Gordon Sloane is expecting to see some amazing scenery, meet new friends and experience pain and suffering, when he rides in the 3000km Tour Aotearoa cycle ride from Cape Reinga to Bluff starting on Sunday.
But what the popular Nelson multisport athlete really hopes to achieve during the epic off-road tour is to raise as much money as possible for the Nelson Tasman Hospice. Gordon is one of the many riders on the tour who is supporting a charity and he is asking people to make a donation to the hospice if he can complete the ride in under 30 days.
“When I thought about doing it as a charity ride, the first organisation that came to mind was the hospice,” Gordon says. “I don’t have any links or ties with it – it’s just that they do such a great job for the community.”
Gordon is confident he will be able to complete the self-supported journey in less than 30 days although he knows there will be plenty of challenges along the way. The 3000km route will traverse some of the country’s remotest roads and tracks as well as many of the new cycle ways, including the Tasman Great Taste Trail.
“I’ve been training for about three-months and done some really long rides to get up to speed. I’ve ridden from Nelson to Christchurch through the Rainbow a couple times and did a big ride on the West Coast Cycle Trail with Mike Brien.
“I think I’m fit enough but it’s going to need more than just fitness. I’m going to have to eat and drink well and make sure I look after my body as well.
“There’s also things like the weather to contend with. When I did one of my training rides through the Rainbow, it was so windy I had to walk my bikes across the bridges because I was worried about getting blown into the river.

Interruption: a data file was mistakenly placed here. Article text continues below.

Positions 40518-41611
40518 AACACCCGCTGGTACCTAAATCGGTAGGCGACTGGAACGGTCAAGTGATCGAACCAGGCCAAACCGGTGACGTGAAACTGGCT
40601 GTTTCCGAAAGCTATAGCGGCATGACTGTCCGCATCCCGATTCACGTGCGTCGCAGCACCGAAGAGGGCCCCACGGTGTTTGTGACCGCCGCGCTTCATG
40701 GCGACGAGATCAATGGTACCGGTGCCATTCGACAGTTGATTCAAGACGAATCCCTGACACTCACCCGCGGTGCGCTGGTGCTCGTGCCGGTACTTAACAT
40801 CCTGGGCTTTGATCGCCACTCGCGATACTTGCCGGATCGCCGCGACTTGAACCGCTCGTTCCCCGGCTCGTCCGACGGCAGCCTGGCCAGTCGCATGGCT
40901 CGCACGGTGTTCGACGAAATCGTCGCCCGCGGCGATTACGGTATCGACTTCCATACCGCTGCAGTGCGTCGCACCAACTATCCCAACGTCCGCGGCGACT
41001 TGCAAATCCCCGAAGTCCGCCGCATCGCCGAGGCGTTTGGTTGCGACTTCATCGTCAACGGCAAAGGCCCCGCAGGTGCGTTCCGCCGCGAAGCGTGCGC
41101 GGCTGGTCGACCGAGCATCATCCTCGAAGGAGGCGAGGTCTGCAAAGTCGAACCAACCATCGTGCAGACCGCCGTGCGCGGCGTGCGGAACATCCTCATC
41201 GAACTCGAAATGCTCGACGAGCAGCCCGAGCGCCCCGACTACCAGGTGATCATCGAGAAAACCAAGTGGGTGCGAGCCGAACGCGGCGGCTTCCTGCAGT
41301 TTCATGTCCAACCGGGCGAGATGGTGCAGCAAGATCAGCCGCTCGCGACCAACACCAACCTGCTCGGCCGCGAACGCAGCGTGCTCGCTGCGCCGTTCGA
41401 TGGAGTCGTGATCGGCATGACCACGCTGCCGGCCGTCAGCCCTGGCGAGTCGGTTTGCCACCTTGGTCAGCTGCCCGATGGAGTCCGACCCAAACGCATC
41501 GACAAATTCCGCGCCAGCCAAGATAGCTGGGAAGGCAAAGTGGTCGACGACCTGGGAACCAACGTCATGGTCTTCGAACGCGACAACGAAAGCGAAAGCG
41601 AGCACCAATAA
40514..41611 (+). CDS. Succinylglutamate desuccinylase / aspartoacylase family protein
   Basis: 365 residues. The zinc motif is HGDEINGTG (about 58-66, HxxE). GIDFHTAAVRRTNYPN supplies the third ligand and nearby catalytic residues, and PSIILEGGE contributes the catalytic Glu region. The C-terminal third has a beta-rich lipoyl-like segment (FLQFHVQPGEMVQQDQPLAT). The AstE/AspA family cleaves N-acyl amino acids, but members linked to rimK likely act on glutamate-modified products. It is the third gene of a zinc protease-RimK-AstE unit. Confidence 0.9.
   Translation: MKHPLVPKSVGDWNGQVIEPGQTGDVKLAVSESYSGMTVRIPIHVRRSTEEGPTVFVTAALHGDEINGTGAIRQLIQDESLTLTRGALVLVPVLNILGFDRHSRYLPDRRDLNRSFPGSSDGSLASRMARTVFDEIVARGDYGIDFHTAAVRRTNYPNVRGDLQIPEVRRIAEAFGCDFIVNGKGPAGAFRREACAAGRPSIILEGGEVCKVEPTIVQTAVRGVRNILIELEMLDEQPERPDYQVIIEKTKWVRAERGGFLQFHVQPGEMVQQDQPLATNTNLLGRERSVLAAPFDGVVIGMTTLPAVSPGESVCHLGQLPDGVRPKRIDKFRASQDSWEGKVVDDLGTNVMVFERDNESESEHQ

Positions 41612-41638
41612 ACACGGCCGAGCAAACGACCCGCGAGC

“But that didn’t help because it was so windy it blew my bike off the ground. I had to lie across it to hold it down – it was incredible.”
Gordon has set-up a new titanium-framed bike especially for the tour and it includes extra water bottle holders, aerobars and bags that fit neatly into the bike’s frame to make it more aerodynamic. The whole set-up, including a tent, sleeping bag and spare clothes, weighs 25kg.
“I’ve got a lightweight tent but I will try to avoid camping when I can because it’s so slow. I’ll be staying in motels and bed and breakfast places whenever I can – it will be nice to get a shower after a long day in the saddle too.”
Gordon says all riders must carry a spot tracker and their progress can be followed on a web-site touraotearoa.nz. Riders also have to take a selfie with their bikes at 30 specified locations and send it to the race organisers to “prove they were there”.
Gordon starts in the first of three waves of 100 riders at Cape Reinga on Sunday. The second wave leaves on February 23 and the third on February 26 to avoid congestion at the Hokianga Harbour ferry crossing, which is one of five boat rides included in the tour.
If anyone wants to donate to Gordon’s hospice ride email email@example.com for details of a bank account. Gordon is covering all of his own expenses for the tour and all donations will be paid to the hospice.
Another Nelson cyclist Jill Clendon is also fundraising during the ride, nominating Achilles International NZ as her charity.